I was a Commodore guy. I started with a C64, eventually a 128 and ultimately to a host of different Amigas. Each one could be upgraded easily to run the latest and greatest software. Heck, even the A600, with its surface-mount soldered CPU could be upgraded with an ingenious upside-down socket CPU upgrade board.

This has been an inherent part of being a computer enthusiast from the beginning. But in the last 5-10 years, companies like Apple are making it so much harder. The third-party hardware upgrade industry has dwindled to just a few players, and there are very few choices on the market to maximize your computer's lifespan.

Quote:
I like my mac, but lets be honest. Its nothing but a regular PC running OSX. OSX is the only reason I have a Mac. Yes they do make some nice stuff, but I could have built a small/micro form factor computer for the same price that I purchased my MM for.
Not to get too far off-topic, but it depends on which model you're talking about. I can tell you that Dell has an XPS model laptop that very closely mimics a MacBook Pro 15, even down to the aluminum unibody design. If you configure it like-for-like with the last generation MBP, it actually comes out to be a bit more expensive.

But I get your point, and I agree. Most of us - at least those of us who are geeks - switched to the Mac primarily for OS X. And as Apple continues to hobble the platform with these new hardware designs, we will bleed off or find measures to run OS X on other hardware (ahem). This can't be good for Apple's business at the end of the day. We (the geeks) have been a major reason for Apple's explosive growth after the stagnation of the 90's.

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Apple really really needs to consider a desktop model that is user upgradable. But I don't see this happening as that ended with the new Mac Pro.. Try to buy repair parts off new egg for that..
I don't think Apple will ever do the fabled Mac affordable mid-tower. But the direction they took with the Mac Pro just seems to be cutting off their noses to spite their faces.

As an example, my father-in-law was in the market for a new video editing workstation - and try as I might, I couldn't make a compelling case for him to choose either an iMac or a Mac Pro as opposed to a high-end HP workstation that he ended up opting for. Based on my calculations, he saved well over a grand... though he will have to deal with the disaster that is Windows 8.1.

The Mac Pro was always expensive, no doubt, but at least at one time, you could buy the low-end model and outfit it to suit your needs. Good luck doing that with a waste bin Mac Pro. And before you point out Thunderbolt, consider the expense of Thunderbolt expansion chassis. They don't come cheap... and on the last generation Mac Pro, they were completely unnecessary, despite the lower cost of entry.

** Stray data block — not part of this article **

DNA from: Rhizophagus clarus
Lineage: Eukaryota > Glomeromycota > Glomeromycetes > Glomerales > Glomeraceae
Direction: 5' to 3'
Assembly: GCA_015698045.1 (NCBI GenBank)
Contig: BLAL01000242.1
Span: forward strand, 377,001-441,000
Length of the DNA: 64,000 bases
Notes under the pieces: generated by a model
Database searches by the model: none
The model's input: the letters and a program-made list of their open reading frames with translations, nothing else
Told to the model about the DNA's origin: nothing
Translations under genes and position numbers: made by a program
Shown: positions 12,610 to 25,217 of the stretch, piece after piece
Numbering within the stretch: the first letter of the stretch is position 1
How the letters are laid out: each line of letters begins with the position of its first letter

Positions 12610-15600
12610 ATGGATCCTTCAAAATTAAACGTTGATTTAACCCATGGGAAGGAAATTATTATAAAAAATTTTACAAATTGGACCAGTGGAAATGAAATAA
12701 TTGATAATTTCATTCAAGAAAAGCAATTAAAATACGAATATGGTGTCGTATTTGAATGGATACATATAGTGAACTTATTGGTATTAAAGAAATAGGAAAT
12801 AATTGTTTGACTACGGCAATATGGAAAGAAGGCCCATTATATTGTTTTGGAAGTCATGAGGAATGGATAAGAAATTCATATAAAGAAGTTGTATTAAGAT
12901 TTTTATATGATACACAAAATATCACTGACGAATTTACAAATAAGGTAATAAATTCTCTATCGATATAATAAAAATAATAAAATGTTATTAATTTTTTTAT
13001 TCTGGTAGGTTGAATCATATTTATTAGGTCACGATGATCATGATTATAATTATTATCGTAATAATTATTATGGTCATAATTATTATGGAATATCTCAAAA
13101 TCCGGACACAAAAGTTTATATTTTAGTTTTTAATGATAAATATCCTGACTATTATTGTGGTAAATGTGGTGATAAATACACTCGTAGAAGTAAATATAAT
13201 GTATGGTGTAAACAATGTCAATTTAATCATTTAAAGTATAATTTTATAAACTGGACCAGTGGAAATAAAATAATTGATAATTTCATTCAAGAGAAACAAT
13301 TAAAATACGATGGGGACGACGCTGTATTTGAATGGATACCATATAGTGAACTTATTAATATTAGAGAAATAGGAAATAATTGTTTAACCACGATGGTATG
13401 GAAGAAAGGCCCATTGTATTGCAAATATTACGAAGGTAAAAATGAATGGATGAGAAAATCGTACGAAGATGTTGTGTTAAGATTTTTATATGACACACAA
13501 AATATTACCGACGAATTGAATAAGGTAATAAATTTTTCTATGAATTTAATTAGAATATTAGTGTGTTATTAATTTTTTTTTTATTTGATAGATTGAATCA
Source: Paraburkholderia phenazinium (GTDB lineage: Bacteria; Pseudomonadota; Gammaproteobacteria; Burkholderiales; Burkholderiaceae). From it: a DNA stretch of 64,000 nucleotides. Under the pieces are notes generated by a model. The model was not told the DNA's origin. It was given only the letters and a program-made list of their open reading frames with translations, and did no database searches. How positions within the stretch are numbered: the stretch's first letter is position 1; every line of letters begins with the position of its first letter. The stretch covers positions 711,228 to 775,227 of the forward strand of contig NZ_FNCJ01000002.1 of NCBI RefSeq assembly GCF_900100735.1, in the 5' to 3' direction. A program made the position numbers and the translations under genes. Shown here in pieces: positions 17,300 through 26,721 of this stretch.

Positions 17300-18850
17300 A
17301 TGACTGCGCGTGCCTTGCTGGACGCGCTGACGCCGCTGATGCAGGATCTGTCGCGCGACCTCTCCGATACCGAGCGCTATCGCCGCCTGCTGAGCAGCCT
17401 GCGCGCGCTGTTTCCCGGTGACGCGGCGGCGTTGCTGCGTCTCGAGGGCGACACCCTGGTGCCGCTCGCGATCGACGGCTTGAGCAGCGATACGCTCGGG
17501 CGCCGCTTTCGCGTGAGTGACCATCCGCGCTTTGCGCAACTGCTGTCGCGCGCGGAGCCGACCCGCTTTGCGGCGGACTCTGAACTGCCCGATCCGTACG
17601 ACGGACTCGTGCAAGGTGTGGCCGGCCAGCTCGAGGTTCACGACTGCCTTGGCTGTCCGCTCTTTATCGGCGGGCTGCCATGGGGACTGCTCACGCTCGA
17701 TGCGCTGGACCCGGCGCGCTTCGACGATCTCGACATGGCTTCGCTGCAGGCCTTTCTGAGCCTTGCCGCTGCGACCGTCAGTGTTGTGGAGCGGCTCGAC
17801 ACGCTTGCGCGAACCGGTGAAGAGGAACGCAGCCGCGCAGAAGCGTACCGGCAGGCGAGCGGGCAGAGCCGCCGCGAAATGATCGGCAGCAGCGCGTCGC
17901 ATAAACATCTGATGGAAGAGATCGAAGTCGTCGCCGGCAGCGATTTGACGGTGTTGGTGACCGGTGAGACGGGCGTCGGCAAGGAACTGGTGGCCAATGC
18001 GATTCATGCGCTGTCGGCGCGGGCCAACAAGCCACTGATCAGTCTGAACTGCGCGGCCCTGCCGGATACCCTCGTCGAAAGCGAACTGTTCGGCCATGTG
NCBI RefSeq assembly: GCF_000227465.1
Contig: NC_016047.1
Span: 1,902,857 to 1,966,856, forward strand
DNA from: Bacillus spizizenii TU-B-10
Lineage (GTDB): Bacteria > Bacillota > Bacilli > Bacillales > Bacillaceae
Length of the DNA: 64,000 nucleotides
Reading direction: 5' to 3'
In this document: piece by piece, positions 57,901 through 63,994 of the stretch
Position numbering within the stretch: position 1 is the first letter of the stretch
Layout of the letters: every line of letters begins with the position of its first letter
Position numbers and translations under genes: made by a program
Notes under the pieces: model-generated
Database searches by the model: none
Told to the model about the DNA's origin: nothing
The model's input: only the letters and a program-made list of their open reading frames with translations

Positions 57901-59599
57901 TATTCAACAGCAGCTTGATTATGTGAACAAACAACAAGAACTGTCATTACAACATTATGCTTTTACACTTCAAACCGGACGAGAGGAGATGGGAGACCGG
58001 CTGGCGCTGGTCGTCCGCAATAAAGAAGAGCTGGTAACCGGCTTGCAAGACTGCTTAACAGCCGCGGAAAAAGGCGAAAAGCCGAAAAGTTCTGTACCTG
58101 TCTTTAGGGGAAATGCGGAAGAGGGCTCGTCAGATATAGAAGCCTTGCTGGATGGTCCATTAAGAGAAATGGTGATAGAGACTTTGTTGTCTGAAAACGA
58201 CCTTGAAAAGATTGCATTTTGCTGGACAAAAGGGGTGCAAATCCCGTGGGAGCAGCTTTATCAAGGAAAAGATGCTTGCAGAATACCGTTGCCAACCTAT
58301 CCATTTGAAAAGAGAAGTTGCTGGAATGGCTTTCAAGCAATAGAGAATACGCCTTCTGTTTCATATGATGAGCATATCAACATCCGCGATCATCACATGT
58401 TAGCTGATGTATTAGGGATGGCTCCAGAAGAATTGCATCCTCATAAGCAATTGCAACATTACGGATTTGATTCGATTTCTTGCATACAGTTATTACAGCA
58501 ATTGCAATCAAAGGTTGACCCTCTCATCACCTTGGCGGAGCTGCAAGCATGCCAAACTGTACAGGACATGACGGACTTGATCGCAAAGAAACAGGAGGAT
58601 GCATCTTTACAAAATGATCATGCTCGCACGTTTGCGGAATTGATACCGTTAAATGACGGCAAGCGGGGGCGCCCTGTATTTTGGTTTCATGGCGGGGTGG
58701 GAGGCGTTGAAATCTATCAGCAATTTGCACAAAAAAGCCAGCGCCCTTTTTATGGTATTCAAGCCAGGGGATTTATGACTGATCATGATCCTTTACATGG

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I don't think the statements in this thread are negative or inappropriate. But, I do believe that long-term there isn't much hope.

IMO and IME people of true vision are far more of a rarity than those who are truly good at making money. And, since we all have limited life spans we tend to choose short term over long term gains.

Where I am going with this is something I call, "The Chinese Restaurant Syndrome". This isn't an ethnic comment BTW, but simply that Chinese Restaurants are my preferred dining out spot, and having a good one available is a continuing concern.
Per my observations this is the typical life-cycle of a Chinese Restaurant:

1) New Restaurant opens, the food is hot, varied, and extremely high quality.
2) People flock in and business booms.
3) Variety is reduced (thus cutting costs) but quality and taste remains excellent
4) Some loss of business results, but presumably a healthy cost/profit ratio is established
5) The Restaurant will operate at this new level until driven by either outside events, or desire for more profits, another round of cost cutting occurs
6) Variety or quality is reduced
7) This leads to short term increase in profit, which fades as business begins to decline
8) At this point, very rarely, the restaurant will return to step 1 above, more often they fall into a visicious circle of step 6 followed by 7, until the restaurant finally closes or fades into obscurity

What is my point here (or do I even have one)?
My point is the ultimate cause of failure is losing track of the goal of knowing your customers and providing (at a reasonable profit) what they want, and instead focusing on margins and business models.

The problem is focusing on your customers almost always means accepting lower short term profit.

I've always wanted to be smart, handsome and modest. But, I guess I'll have to be satisfied with two out of three . . .
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I like Apple primarily for OS X, and secondarily for their hardware. I was an early adopter of the MBA and got use to the sealed hardware a while back. Though I wouldn't personally design something that way, it doesn't bother me that much. That said, my biggest concern is that Apple eventually morphs OS X into iOS for desktops/laptops. Being a Unix guy, I like being able to do things like add open source software, mess with config files, and whatnot... without having to "jailbreak" OS X. When OS 11 comes out in the not too distant future, it will be telling to see if they branch it out or mute it alltogether into a ChromeOS/iOS type experience. When that happens (and I believe it eventually will) I will likely switch to another OS and be done. At that point Windows and OS X both equally lack appeal to me and I go back to Linux full-time.